An international consortium of researchers has devised a novel strategy for developing rapid, inexpensive diagnostic tests for microbial infections.
Effective treatment of microbial infection is critically dependent on early diagnosis and identification of the causative organism. One inexpensive, rapid and adaptable to point-of-care diagnostic method is immunoassay for microbial antigens that are shed into bodily fluids during infection. A major barrier to developing these diagnostics is determining which of the hundreds or thousands of antigens produced by the pathogen are actually present in patient samples in detectable amounts.
Using a technique they call In vivo Microbial Antigen Discovery (InMAD),the researchers amplifed the small signals present in an infected mouse's blood by purifying serum samples and using them to immunize another mouse. The resulting "InMAD immune serum" from the second mouse, which contains antibodies specific for the soluble microbial antigens present in sera from the infected mice, is then used to probe blots of bacterial lysates or bacterial proteome arrays.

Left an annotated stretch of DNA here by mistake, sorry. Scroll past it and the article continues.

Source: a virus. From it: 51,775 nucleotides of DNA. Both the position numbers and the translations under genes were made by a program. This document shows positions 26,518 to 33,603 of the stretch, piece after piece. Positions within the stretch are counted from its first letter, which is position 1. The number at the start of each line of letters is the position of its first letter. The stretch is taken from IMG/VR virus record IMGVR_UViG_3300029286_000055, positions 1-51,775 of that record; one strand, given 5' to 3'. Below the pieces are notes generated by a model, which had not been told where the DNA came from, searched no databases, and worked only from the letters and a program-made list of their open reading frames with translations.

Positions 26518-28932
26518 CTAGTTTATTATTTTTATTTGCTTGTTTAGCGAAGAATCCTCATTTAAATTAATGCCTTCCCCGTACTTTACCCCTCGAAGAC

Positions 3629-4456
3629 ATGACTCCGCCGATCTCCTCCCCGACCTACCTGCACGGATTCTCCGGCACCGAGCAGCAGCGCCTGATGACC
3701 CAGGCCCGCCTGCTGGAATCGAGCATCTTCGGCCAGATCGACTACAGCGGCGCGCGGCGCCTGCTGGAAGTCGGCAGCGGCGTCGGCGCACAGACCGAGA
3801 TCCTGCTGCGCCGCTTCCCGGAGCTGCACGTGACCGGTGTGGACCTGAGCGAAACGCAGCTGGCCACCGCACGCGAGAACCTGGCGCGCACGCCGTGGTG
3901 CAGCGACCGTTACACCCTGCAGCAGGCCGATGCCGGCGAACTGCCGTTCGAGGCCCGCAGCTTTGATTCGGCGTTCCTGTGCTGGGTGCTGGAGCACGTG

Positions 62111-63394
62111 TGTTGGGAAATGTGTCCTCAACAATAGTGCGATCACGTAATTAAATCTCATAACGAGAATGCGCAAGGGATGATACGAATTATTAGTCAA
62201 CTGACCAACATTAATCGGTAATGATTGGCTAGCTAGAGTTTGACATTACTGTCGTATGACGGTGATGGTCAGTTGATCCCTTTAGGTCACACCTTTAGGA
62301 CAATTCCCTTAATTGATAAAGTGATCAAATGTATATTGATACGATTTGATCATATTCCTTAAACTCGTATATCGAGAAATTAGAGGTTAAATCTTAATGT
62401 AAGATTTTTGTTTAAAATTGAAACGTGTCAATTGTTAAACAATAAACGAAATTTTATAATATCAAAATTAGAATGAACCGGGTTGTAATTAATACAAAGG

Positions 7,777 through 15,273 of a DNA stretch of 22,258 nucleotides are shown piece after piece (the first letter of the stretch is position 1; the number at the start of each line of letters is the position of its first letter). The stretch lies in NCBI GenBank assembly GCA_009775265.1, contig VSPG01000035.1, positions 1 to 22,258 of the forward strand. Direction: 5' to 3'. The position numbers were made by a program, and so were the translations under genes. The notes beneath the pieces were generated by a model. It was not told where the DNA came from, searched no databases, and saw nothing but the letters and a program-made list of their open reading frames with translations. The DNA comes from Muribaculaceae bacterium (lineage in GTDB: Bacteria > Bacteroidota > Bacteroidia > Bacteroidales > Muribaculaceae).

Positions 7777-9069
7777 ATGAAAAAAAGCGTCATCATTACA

The spots on the blot or the array that light up indicate the antigens to which the mouse immune system reacted. These are the antigens that could be targeted in an immunoassay.
Using the InMAD system, they successfully identified antigens that could be used in rapid diagnostics for the biothreats Burkholderia pseudomallei and Francisella tularensis.
The research was published in mBio, an open access online journal published by the American Society for Microbiology to make microbiology research broadly accessible.